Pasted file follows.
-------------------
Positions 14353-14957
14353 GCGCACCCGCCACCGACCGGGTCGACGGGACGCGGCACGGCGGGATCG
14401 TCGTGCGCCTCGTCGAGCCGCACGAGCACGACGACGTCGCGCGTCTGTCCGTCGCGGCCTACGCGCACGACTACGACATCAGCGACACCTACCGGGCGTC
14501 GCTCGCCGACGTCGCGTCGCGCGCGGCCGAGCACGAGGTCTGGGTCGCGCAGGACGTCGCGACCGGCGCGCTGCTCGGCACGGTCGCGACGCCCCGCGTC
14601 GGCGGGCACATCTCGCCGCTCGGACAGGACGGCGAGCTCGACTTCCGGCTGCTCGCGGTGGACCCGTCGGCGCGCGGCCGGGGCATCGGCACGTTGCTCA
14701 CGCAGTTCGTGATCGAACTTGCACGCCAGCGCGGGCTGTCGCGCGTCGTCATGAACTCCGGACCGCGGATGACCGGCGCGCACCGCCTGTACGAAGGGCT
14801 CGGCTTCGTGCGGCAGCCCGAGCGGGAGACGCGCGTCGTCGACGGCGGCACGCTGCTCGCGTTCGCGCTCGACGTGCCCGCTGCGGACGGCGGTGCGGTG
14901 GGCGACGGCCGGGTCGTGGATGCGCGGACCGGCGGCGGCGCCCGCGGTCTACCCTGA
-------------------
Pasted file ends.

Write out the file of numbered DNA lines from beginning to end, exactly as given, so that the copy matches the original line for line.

Positions 14353-14957
14353 GCGCACCCGCCACCGACCGGGTCGACGGGACGCGGCACGGCGGGATCG
14401 TCGTGCGCCTCGTCGAGCCGCACGAGCACGACGACGTCGCGCGTCTGTCCGTCGCGGCCTACGCGCACGACTACGACATCAGCGACACCTACCGGGCGTC
14501 GCTCGCCGACGTCGCGTCGCGCGCGGCCGAGCACGAGGTCTGGGTCGCGCAGGACGTCGCGACCGGCGCGCTGCTCGGCACGGTCGCGACGCCCCGCGTC
14601 GGCGGGCACATCTCGCCGCTCGGACAGGACGGCGAGCTCGACTTCCGGCTGCTCGCGGTGGACCCGTCGGCGCGCGGCCGGGGCATCGGCACGTTGCTCA
14701 CGCAGTTCGTGATCGAACTTGCACGCCAGCGCGGGCTGTCGCGCGTCGTCATGAACTCCGGACCGCGGATGACCGGCGCGCACCGCCTGTACGAAGGGCT
14801 CGGCTTCGTGCGGCAGCCCGAGCGGGAGACGCGCGTCGTCGACGGCGGCACGCTGCTCGCGTTCGCGCTCGACGTGCCCGCTGCGGACGGCGGTGCGGTG
14901 GGCGACGGCCGGGTCGTGGATGCGCGGACCGGCGGCGGCGCCCGCGGTCTACCCTGA